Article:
“When you come to an academic medical center, you expect to be on the front lines of what is working,” Dr. Marsh said.

        Making new treatments available and helping patients who haven’t been able to get help is a vital part of USF’s mission, said Dr. Fernandez.           

       “The mission of the department is to achieve excellence by delivering new treatments to enhance patient care,” Dr. Fernandez said. “We rely on the unique clinical expertise of our faculty and staff applying next-generation research and technology to improve the quality of life of our patients. By developing the Neurotherapies Clinic, and specifically with the use of TMS, USF has set a new standard of care for depression in our community.”

        To receive TMS treatment, patients sit in a padded chair that looks like a dentist’s chair. A padded coil at the back holds the head steady. Treatments are aimed at a part of the brain that has been linked to depression, the left prefrontal cortex.

         The psychiatrist finds this spot by first locating the motor strip of the brain, a narrow segment that runs roughly above the ear. The psychiatrist aims the NeuroStar TMS at the part of the motor strip that controls the thumb. The first time a patient receives treatment, it’s clear when this spot is located and stimulated: the thumb beings an involuntary, painless twitching.  

          The psychiatrist then moves the device forward on the head to locate the prefrontal cortex. Sometimes, patients find the sensation makes their scalp feel itchy or uncomfortable, but not painful. Patients get so accustomed to the feeling that some doze off during treatment, said Ruta Dimaite, director of the Neurotherapies Program.

        Most patients receive 30 treatments, with five treatments each week for six weeks. Each treatment takes about 40 minutes.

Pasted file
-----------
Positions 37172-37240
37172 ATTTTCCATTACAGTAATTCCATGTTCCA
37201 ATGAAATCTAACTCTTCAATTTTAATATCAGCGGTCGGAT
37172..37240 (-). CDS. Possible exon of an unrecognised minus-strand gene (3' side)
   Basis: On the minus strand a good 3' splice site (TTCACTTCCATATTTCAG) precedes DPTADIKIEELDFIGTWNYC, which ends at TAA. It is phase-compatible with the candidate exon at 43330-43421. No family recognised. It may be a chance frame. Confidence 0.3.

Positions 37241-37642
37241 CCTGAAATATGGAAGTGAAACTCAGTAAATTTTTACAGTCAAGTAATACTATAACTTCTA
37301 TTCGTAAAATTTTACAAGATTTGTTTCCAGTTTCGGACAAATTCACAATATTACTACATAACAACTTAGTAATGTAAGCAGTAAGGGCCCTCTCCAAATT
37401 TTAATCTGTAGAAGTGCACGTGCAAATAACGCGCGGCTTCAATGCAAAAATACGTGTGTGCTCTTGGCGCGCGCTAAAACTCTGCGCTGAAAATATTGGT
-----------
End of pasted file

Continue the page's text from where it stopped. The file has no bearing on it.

For most people, the treatment has one big obstacle. Each session costs $350, and most insurance companies still don’t cover it.

         “I have calls daily, and the biggest deterrent is the cost,” Dimaite said.

         Both she and Dr. Marsh hope that insurance companies will begin to cover TMS as a treatment for depression.

         “Depression is the most costly disease in terms of lost productivity,” Dr. Marsh said. “In a practical sense, that’s why there’s a big push to get insurance to cover it.”

          For Underwood, the journey to find help has been worth it. While he misses his wife and daughter, his mother lives in Tampa, so he has been able to have a family member here during treatment.

          Underwood has felt well enough to resume a regular exercise routine. He’s started reading again, and recently tackled Tom Wolfe’s novel A Man in Full. Both changes have made him feel even better.

        It’s hard for people who have never experienced clinical depression to realize how difficult the condition is to cope with, he said.

        “The general public thinks it’s ‘just a little blue,’ ” he said. “They don’t realize how profound it can be…It’s a sadness akin to trauma, like going through the death of a loved one, but it just won’t lift.”

        Underwood decided to talk about his experience because he wants more people to learn that there are other treatment options available.

        “It’s an alternative to medicine, to things that aren’t responding, and it’s not invasive,” he said. “It really can help.”

Dr. Marsh supervises a TMS treatment, a painless, non-sedating procedure that typically takes 40 minutes in an outpatient setting.

If you feel you, a friend or loved one may benefit from TMS Therapy, or you would like to refer a patient, please contact the Neurotherapies Program at (813) 259-0920 or email Also, for more information, please visit:

— Story by Lisa Greene, photos by Eric Younghans,USF Health Communications